Heart DiseaseHeart disease, including coronary heart disease, heart attack, congestive heart failure, and congenital heart disease, is the leading cause of death in the US, causing over 611,000 deaths in 2013 alone. Prevention includes quitting smoking, lowering cholesterol, controlling high blood pressure, maintaining a healthy weight, and exercising.
CancerCancer caused nearly 585,000 deaths in the US in 2013. There are more than 100 types of cancer, and while research is ongoing into what causes them to develop, when they do, they can spread rapidly. Cells divide out of control and invade other cells, and this requires harsh treatment to stop.
StrokeOn average, every 40 seconds someone in the United States has a stroke. Strokes are responsible for 6.7% of U.S. deaths each year, and are the leading cause of serious, long-term disability in the United States. 25% of strokes occur in people under the age of 65, and the most important risk factor for stroke-high blood pressure.
Chronic Lower Respiratory DiseasesChronic lower respiratory diseases affect the lungs. they are responsible for 5.1% of U.S. deaths. The most deadly of these is chronic obstructive pulmonary disease (COPD), which makes it difficult to breathe. COPD includes conditions like emphysema and chronic bronchitis. Smoking is the main cause of COPD. Smokers are 12 times as likely to die of COPD as those who have never smoked. Emphysema and chronic bronchitis also are strongly associated with lung cancer.
AccidentsMaybe surprising to some, accidents account for only 4.4% of deaths each year. The top types of accidents are motor vehicle traffic accidents, poisoning, and falls. Common-sense precautions, such as not drinking or texting and driving, can reduce these greatly.
DiabetesCausing over 75,000 deaths annually, can have complications that include heart disease, stroke, blindness, kidney disease, neuropathy and amputation. Closely linked with obesity, Type 2 Diabetes can be controlled (and sometimes completely disappear) simply by getting control of your weight.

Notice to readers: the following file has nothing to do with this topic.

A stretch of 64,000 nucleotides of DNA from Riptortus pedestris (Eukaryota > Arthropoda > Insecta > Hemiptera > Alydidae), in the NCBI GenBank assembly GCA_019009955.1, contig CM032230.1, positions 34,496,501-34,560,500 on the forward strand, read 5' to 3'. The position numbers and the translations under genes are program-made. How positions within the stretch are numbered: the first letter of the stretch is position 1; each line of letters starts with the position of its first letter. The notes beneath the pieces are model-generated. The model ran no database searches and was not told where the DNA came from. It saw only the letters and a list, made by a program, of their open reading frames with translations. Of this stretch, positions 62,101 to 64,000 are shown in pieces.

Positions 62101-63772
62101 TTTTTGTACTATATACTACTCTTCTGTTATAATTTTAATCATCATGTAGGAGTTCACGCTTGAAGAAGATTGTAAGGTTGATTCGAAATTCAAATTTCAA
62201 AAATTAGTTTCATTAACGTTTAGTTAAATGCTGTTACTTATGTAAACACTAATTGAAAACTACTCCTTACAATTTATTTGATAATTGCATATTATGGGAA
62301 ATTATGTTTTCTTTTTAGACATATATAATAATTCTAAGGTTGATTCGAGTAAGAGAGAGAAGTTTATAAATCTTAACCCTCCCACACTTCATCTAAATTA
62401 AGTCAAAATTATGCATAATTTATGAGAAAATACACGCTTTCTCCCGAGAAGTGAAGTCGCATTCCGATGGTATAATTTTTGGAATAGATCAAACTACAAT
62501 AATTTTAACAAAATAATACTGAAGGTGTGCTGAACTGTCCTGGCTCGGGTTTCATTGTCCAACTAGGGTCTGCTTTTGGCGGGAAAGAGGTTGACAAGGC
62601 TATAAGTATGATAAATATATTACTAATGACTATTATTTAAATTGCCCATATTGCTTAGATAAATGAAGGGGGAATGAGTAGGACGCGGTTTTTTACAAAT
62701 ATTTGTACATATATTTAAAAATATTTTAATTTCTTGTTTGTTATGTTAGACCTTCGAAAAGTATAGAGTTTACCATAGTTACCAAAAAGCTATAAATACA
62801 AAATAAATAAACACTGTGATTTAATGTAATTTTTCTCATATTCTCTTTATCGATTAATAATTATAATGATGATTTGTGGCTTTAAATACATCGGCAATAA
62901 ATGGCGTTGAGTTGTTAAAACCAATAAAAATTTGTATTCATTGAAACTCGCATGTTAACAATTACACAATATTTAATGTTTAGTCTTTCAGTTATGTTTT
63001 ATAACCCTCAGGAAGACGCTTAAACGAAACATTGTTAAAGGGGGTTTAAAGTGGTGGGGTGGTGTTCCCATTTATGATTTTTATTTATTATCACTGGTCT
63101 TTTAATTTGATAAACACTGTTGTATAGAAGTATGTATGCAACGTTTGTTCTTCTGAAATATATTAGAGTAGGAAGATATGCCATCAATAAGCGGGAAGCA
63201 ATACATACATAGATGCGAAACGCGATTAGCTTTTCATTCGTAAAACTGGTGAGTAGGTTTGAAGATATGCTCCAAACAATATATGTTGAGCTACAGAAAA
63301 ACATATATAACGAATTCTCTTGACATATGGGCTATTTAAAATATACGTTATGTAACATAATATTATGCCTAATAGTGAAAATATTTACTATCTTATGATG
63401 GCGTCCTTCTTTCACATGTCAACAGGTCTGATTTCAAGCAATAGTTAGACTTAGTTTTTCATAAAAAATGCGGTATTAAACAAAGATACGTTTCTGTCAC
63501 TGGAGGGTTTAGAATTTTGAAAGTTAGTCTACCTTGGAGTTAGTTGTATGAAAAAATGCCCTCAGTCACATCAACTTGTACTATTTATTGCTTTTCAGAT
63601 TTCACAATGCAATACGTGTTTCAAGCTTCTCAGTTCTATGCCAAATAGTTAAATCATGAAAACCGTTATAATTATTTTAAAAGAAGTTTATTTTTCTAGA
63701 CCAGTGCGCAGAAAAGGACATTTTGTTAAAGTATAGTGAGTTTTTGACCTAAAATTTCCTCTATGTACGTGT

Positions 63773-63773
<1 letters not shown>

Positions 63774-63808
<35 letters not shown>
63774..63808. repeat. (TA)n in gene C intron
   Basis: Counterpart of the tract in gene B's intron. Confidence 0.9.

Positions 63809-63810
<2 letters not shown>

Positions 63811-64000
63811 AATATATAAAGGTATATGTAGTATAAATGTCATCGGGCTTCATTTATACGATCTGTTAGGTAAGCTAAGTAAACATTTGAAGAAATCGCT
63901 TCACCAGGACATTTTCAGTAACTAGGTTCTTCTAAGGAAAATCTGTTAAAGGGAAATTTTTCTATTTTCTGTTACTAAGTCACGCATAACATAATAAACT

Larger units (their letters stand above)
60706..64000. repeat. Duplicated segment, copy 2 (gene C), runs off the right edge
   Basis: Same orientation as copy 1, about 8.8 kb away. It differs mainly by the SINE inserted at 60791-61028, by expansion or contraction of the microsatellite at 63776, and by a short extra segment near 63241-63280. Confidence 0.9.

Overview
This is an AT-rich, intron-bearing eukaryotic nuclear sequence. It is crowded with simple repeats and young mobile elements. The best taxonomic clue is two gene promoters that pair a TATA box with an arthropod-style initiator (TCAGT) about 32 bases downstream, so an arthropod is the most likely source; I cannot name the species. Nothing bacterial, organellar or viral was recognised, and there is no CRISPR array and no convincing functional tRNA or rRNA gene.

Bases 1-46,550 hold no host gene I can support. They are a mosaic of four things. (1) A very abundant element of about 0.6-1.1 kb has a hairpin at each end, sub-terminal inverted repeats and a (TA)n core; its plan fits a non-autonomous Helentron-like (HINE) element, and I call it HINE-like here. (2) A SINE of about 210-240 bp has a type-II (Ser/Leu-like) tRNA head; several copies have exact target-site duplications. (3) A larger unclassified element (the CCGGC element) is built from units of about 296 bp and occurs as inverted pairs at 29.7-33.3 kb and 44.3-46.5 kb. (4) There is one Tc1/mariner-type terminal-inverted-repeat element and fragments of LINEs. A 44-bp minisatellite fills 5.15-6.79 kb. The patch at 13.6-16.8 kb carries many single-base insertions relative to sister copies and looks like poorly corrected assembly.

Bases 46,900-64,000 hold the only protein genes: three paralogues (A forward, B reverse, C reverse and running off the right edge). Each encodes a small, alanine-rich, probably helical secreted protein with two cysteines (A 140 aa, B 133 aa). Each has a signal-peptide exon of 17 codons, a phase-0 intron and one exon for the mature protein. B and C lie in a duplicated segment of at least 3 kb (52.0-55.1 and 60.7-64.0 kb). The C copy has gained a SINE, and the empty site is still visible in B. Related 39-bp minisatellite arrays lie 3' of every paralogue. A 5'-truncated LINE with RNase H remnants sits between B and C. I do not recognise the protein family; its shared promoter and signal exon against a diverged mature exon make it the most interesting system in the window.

Influenza and PneumoniaDue to changes in the epidemiology of recognized respiratory pathogens, the increasing occurrence of drug-resistant microorganisms, and the detection of new respiratory pathogens, these relatively "regular"-sounding illnesses still kill 2.7% of Americans each year.
Alzheimer's DiseaseAlzheimer's Disease, responsible for 2.4% of U.S. deaths each year, causes steady loss of memory and of the ability to speak, think, and carry on daily activities. While the Alzheimer's itself isn't fatal, death is usually caused by secondary infections in these incapacitated patients who can't participate in their own treatment and care. As the disease progresses, patients lose the ability to manage basic functions like swallowing, walking, or controlling bladder and bowel.
Kidney DiseaseEnd-stage kidney disease occurs when the kidneys cannot function at a level needed for day-to-day life. It is responsible for 1.7% of American deaths each year. Patients who have reached this stage need either dialysis or a kidney transplant. The most common causes of end stage renal disease in the U.S. are diabetes and high blood pressure.
Blood PoisoningSepticemia, or blood poisoning, is a life-threatening infection responsible for 1.7% of U.S. deaths each year. It can develop from infections anywhere in the body, like the lungs, abdomen, and urinary tract. It can accompany infections of the bone, central nervous system, heart, or other tissues. It often begins with elevated fevers, chills, rapid breathing and heart rate.
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